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Posts Tagged ‘CBCNews Nova Scotia’

Effective school councils, at their best, truly engage parents and give them a meaningful voice in shaping school-level policy affecting students. Far too many of them devolve into ‘window dressing’ and instead expose the limits of parent involvement. When schools shut down in March 2020, local parent consultation committees were rendered almost invisible and sidelined in many school districts. Nine months into the COVID-19 pandemic, it’s time to take stock of that impact with a provincial case study of the current state of local school-level parent engagement.

A recent CBC News Nova Scotia investigation by Brittany Wentzell provided penetrating insights into the state of School Advisory Councils (SACs) in Nova Scotia, a middling Canadian province often seen as typifying the national mean. If Nova Scotia is at all representative, the grassroots level of the P-12 education system has been reduced to either empty shells or gone missing during the pandemic. That unsettling CBC News investigation also suggests it’s time to look seriously at proposed governance reforms and sound, implementable policy alternatives to rectify the problem.


Functioning SACs are actually getting harder and harder to find in Nova Scotia. Out of 333 N. S. school websites examined by Wentzell between November 19 and 23, 2020, only one-out-of-four had posted online any recent meeting agendas, minutes, or meeting dates. A majority of school websites had blank or outdated sections on school councils.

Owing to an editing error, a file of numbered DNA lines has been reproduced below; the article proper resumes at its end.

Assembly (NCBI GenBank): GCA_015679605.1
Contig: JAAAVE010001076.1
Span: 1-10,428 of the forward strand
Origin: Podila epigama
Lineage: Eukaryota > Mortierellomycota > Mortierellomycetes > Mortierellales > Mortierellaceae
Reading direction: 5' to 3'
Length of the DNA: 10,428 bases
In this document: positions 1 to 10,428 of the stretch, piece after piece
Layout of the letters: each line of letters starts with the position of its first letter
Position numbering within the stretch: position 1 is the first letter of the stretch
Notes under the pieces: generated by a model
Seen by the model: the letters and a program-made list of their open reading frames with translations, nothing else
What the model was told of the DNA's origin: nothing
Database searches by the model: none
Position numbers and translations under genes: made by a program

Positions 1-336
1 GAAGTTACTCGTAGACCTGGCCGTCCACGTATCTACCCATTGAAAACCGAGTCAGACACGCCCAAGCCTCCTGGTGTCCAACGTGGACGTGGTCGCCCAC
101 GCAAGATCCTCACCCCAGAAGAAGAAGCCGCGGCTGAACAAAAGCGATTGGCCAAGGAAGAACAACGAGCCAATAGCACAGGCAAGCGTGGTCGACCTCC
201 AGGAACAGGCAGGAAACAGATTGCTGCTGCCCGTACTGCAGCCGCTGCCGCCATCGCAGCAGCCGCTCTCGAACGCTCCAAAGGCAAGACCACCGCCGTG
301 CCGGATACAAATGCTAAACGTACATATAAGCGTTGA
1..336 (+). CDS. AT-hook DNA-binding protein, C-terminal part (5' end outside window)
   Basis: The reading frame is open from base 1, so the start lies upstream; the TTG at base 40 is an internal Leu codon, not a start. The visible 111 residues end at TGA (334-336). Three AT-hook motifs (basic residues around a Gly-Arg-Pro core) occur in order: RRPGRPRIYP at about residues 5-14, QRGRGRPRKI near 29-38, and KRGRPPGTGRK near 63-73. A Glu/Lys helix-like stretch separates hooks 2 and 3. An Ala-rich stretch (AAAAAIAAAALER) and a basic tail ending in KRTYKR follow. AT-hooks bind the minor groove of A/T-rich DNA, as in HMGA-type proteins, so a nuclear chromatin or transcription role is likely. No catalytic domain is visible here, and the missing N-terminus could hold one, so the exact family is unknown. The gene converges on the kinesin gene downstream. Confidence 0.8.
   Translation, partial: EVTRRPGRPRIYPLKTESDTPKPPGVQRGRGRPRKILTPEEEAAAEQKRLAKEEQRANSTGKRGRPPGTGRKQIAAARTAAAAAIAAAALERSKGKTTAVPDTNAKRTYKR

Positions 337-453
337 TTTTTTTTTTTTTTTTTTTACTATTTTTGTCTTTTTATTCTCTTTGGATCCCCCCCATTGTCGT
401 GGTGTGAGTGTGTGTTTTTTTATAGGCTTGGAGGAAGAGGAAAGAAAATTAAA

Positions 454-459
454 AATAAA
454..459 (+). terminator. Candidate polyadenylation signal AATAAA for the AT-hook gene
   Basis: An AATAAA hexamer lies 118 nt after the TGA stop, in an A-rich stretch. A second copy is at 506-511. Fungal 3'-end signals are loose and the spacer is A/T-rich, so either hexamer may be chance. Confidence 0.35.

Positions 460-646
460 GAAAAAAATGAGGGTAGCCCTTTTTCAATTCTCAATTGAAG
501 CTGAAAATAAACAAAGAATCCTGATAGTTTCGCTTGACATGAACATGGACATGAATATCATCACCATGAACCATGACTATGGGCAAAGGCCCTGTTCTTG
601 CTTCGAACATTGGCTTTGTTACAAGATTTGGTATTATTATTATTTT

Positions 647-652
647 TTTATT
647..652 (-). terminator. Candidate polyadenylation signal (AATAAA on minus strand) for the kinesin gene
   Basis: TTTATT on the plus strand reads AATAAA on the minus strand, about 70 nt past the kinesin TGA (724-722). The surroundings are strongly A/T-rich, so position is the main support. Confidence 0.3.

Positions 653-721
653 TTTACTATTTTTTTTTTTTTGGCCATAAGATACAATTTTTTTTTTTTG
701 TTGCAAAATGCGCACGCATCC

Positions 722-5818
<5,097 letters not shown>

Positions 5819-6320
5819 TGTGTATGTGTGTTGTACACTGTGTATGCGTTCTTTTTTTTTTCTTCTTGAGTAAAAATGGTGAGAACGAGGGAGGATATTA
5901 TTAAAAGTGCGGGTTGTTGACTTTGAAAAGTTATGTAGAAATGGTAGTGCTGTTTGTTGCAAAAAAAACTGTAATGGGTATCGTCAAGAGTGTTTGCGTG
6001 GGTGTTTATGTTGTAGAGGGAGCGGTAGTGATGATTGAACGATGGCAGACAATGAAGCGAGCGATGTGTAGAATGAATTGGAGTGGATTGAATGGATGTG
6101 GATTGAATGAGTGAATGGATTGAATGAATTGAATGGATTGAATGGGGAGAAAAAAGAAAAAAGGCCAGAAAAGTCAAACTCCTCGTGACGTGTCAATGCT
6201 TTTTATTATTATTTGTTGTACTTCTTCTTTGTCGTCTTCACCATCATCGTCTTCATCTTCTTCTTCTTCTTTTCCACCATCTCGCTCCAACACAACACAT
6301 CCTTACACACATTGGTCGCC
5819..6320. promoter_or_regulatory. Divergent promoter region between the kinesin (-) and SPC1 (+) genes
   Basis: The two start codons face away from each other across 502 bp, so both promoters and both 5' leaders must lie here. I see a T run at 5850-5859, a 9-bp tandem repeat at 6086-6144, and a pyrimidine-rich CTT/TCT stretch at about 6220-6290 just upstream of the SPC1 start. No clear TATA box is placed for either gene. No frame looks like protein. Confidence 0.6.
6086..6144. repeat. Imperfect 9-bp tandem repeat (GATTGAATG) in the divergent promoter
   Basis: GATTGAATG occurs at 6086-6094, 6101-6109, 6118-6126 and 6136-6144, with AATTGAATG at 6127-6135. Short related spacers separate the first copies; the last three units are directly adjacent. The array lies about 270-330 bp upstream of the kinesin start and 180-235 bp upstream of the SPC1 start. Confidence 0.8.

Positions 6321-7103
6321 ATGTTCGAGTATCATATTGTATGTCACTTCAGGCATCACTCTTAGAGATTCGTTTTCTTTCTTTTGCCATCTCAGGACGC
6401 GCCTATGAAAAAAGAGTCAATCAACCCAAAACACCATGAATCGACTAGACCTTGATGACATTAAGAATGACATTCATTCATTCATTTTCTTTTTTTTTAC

Public and parent inquiries are routed to school principals. School administrators jealously guard the identities of SAC members, citing privacy concerns. It’s become next-to-impossible to find out who’s on your local SAC, let alone bring any local concerns forward. The same critical flaws exist at the provincial level with the nearly invisible Provincial Advisory Council on Education (PACE).


The promise of “enhanced school councils,” first articulated in Dr. Avis Glaze’s January 2018 report, Raise the Bar, has not materialized in any way, shape or form. If anything, school advisory councils are weaker and less effective now than before the province’s elected school boards were eliminated nearly three years ago. Vocal critics of the abolition of Nova Scotia’s elected English school boards three years ago were so absorbed in trying to save the existing system, that most failed to recognize a bigger threat to local democratic voice, the potential for even further weakening of local educational participation and input into decision-making.